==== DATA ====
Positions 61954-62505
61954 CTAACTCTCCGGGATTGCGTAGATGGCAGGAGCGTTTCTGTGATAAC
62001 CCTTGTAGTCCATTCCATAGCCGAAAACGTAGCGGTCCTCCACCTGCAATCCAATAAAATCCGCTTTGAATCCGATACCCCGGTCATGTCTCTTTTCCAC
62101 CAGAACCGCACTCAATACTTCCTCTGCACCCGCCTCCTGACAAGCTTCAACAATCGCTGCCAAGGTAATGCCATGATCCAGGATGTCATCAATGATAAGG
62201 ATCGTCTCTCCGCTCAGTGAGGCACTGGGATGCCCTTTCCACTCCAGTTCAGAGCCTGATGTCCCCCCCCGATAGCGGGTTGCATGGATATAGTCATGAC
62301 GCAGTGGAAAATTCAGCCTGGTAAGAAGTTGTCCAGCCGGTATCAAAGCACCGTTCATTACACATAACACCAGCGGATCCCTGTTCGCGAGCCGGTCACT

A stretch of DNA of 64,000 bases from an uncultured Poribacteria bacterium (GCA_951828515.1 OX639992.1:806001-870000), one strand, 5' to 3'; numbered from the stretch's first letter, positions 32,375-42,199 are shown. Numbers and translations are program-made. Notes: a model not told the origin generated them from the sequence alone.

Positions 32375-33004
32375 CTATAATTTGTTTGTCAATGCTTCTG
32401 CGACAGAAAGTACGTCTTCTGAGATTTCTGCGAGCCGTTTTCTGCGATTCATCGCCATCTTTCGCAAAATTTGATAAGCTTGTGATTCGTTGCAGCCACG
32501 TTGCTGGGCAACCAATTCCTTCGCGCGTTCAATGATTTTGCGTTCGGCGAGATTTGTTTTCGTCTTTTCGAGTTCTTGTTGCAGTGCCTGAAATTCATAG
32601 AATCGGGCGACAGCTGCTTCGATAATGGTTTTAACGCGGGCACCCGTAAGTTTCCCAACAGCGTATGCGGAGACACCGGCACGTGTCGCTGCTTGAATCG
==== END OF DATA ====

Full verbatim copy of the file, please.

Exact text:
Positions 61954-62505
61954 CTAACTCTCCGGGATTGCGTAGATGGCAGGAGCGTTTCTGTGATAAC
62001 CCTTGTAGTCCATTCCATAGCCGAAAACGTAGCGGTCCTCCACCTGCAATCCAATAAAATCCGCTTTGAATCCGATACCCCGGTCATGTCTCTTTTCCAC
62101 CAGAACCGCACTCAATACTTCCTCTGCACCCGCCTCCTGACAAGCTTCAACAATCGCTGCCAAGGTAATGCCATGATCCAGGATGTCATCAATGATAAGG
62201 ATCGTCTCTCCGCTCAGTGAGGCACTGGGATGCCCTTTCCACTCCAGTTCAGAGCCTGATGTCCCCCCCCGATAGCGGGTTGCATGGATATAGTCATGAC
62301 GCAGTGGAAAATTCAGCCTGGTAAGAAGTTGTCCAGCCGGTATCAAAGCACCGTTCATTACACATAACACCAGCGGATCCCTGTTCGCGAGCCGGTCACT

A stretch of DNA of 64,000 bases from an uncultured Poribacteria bacterium (GCA_951828515.1 OX639992.1:806001-870000), one strand, 5' to 3'; numbered from the stretch's first letter, positions 32,375-42,199 are shown. Numbers and translations are program-made. Notes: a model not told the origin generated them from the sequence alone.

Positions 32375-33004
32375 CTATAATTTGTTTGTCAATGCTTCTG
32401 CGACAGAAAGTACGTCTTCTGAGATTTCTGCGAGCCGTTTTCTGCGATTCATCGCCATCTTTCGCAAAATTTGATAAGCTTGTGATTCGTTGCAGCCACG
32501 TTGCTGGGCAACCAATTCCTTCGCGCGTTCAATGATTTTGCGTTCGGCGAGATTTGTTTTCGTCTTTTCGAGTTCTTGTTGCAGTGCCTGAAATTCATAG
32601 AATCGGGCGACAGCTGCTTCGATAATGGTTTTAACGCGGGCACCCGTAAGTTTCCCAACAGCGTATGCGGAGACACCGGCACGTGTCGCTGCTTGAATCG